13 Jun Global metal flows in the renewable energy transition: Exploring the effects of substitutes, technological mix and development
Mistra Geopolitics researcher, André Månberger
A new publication co-authored by Mistra Geopolitics researcher, André Månberger has been published in the Energy policy journal and is now available online.
The study analysed demand for 12 metals in global climate mitigation scenarios up to 2060 and quantified the impacts on demand of different assumptions on improvements and technological mix. Annual and cumulative demands were compared with reserves and current mining rates. The study results showed that reserves are sufficient to support the total level of solar power, wind power and electric motors. Insufficient reserves may very well constrain certain sub-technologies, but substitutes that take the role of ‘back-stop’ technologies can be used instead. The exception is batteries, since lithium battery chemistries and reserves were incompatible with the scenarios analysed. Batteries of moderate size, lithium-free chemistry or reserve expansion would make the transition feasible.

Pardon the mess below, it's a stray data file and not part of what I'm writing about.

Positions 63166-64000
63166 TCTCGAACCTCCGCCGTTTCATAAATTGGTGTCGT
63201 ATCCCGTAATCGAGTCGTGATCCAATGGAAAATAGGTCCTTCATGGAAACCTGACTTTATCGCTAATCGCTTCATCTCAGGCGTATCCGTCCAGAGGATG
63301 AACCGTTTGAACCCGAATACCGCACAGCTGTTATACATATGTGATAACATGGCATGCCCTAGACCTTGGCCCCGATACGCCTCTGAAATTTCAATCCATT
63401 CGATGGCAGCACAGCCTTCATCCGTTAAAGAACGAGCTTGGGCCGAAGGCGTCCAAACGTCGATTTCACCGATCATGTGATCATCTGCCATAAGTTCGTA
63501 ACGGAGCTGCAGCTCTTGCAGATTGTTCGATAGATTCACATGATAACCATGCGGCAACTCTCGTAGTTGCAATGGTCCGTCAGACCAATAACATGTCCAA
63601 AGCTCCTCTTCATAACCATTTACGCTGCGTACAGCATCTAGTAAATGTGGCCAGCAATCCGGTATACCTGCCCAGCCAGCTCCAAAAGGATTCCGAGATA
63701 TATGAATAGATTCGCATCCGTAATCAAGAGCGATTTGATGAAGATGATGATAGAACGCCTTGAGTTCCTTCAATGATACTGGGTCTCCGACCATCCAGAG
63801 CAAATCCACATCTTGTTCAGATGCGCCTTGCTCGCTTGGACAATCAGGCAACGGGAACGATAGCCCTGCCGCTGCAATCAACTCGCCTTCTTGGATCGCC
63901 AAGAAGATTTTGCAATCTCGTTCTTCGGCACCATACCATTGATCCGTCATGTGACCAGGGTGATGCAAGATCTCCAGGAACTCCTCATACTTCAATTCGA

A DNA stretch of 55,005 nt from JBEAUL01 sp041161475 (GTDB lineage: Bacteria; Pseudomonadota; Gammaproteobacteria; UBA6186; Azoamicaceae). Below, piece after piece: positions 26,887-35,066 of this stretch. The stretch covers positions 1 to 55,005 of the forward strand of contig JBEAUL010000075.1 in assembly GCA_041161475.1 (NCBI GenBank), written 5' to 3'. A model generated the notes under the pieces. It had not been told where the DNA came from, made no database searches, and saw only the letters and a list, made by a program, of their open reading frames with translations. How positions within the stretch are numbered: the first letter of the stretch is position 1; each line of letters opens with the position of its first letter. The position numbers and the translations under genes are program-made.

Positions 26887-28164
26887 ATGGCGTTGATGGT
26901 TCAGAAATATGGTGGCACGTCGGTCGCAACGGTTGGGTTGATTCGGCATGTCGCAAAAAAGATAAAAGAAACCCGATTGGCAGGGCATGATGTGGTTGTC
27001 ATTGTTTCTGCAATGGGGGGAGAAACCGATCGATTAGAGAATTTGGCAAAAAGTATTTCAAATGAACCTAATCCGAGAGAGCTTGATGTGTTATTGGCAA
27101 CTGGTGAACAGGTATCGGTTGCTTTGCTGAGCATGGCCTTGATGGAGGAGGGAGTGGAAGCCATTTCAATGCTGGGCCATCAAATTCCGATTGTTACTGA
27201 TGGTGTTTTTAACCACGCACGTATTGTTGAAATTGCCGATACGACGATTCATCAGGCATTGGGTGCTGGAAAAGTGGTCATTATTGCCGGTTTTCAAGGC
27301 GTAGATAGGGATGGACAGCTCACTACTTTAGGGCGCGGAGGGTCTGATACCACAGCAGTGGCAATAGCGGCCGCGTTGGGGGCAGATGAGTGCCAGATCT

Choice of sub-technology (e.g. type of solar PV) had a decisive impact on demand for certain metals. Perceptions that many metals are critical and scarce for renewable energy transitions appear exaggerated if a dynamic view on technological development is adopted. Policy-relevant conclusions can be drawn from this, regarding e.g. the benefits of technological diversity, increasing metal intensity, recycling and integrating infrastructure and energy policies (e.g. fast chargers).
“This article quantifies how climate change mitigation affects demand for 12 critical metals. Many of the metals are geographically concentrated, thus new dependencies arise if fossil energy is replaced by renewable energy. We analyze options to mitigate dependencies including technological development, diversity and improved recycling,” says André Månberger, associate senior lecturer with Environmental and Energy Systems Studies at Lund University.